The Mother’s Story by Josephine W. Johnson
A story told in the voice of a mother as she watched her beautiful daughter waste away through an ordeal of heartbreak. Settings
: Sharonville – Missouri River (1909), St. Louis Characters
(main): the Mother
Julia – the beautiful sensible daughter
Hugh McGuire – the handsome city lawyer Story:
He had charmed them all, especially her pretty daughter Julia. It was love at first sight although Julia was a sensible girl to show how deeply she felt for him.
Hugh was handsome and wonderful. He was the neighbor’s cousin and a lawyer. He practiced law in the city but he always stopped by their house on his way home to his cousins. They talked and anyone could see that he adored Julia.
He became more of a lawyer each day as he spent more time in the city. Julia received notes from him everyday and she was contented. She did not even notice when he started to skip some days.
Then his letters became scarce and he visited only once or twice a month. The mother thought it did not matter as long as he was there and nothing could go wrong..
It was before Christmas that Julia began to grow quiet and distant. There was no letter from him. Christmas came and suddenly he was at the doorstep. His presence seemed to have brought back not only Julia but also everybody to life. Still, the mother noticed something different in him, like a piece that did not fit a puzzle.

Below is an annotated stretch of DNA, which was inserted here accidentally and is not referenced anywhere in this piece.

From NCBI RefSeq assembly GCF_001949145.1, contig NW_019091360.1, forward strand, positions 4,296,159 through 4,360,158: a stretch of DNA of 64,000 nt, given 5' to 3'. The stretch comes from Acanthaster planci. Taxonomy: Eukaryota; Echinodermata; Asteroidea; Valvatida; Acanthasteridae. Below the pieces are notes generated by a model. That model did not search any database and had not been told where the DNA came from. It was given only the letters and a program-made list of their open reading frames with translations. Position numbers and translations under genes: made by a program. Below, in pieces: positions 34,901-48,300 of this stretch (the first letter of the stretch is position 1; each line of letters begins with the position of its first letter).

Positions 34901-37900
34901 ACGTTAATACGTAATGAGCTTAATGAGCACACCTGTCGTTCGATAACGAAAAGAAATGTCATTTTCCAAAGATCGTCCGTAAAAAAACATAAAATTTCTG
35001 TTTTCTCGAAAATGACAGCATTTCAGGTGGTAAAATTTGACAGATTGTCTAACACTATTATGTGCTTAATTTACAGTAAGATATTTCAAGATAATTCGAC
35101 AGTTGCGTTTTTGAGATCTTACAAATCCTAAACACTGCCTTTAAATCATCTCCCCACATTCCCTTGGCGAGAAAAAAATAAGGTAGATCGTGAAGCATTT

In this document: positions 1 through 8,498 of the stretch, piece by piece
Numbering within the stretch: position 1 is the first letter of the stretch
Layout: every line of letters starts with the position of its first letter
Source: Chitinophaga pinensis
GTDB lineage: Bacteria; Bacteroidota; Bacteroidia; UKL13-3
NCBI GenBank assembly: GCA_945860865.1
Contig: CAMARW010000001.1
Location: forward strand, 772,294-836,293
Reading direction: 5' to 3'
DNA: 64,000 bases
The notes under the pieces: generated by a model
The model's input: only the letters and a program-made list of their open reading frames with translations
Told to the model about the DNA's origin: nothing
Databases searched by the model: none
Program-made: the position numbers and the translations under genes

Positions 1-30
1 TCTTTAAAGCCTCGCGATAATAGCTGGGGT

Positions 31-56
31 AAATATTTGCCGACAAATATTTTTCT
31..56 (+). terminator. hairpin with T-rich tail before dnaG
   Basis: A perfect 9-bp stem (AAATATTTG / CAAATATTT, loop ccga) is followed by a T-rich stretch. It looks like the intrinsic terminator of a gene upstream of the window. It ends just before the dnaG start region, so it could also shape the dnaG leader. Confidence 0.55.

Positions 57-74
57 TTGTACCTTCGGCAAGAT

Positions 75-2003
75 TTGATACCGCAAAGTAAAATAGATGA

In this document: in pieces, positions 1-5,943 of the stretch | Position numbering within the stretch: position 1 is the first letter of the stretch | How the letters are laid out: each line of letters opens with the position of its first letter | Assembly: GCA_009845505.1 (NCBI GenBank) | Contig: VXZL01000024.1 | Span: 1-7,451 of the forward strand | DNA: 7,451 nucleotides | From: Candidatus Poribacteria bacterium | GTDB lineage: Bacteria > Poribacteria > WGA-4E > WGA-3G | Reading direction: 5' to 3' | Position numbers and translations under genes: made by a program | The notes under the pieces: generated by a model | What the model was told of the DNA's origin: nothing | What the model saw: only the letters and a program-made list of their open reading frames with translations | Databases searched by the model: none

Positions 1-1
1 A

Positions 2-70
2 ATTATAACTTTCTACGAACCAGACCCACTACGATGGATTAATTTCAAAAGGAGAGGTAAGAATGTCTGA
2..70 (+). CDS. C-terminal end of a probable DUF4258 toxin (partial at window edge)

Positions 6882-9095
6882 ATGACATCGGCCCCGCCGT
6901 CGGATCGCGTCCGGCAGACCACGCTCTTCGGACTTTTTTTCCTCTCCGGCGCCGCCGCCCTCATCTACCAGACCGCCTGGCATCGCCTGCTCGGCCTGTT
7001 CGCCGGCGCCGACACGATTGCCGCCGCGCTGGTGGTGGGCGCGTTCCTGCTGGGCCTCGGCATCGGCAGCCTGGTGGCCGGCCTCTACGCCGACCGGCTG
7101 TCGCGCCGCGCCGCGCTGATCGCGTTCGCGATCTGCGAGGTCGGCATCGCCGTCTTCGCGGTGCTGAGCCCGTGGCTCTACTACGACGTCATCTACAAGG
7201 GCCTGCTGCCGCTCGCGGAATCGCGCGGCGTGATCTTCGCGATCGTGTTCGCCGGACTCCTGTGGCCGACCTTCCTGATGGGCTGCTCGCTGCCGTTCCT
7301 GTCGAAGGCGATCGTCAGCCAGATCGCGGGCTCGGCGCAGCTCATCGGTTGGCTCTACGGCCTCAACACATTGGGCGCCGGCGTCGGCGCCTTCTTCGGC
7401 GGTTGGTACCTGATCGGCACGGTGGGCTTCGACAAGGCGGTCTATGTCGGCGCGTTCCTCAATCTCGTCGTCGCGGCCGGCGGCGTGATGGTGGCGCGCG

He said goodbye and was gone. Few letters came. Some gave Julia hope in her waiting while some meant more waiting.
He came for the last time when Julia was alone and her parents were away. She got sick and delirious with fever. She cried out to her mother to stop the pain but the mother could only watch and comfort her.
It was during that time that Julia told her mother what happened during that last meeting. Hugh finally decided to live in the city where his beloved work was and that ‘he might not see her again’.
Julia got better but without the same zest for life that she used to portray. She never spoke his name; neither did they say it in her presence.
They saw Hugh again when mother and daughter went shopping. The mother thought, perhaps with a touch of bitterness that he looked as wonderful as ever. He did not see them and when one of his companions mentioned his name, it failed to spur a reaction from Julia.
There was no longer any recognition in her eyes.
See full story: The Best American Short Stories 1951, edited by Martha Foley p. 157. The Riverside Press, Cambridge, Massachussetts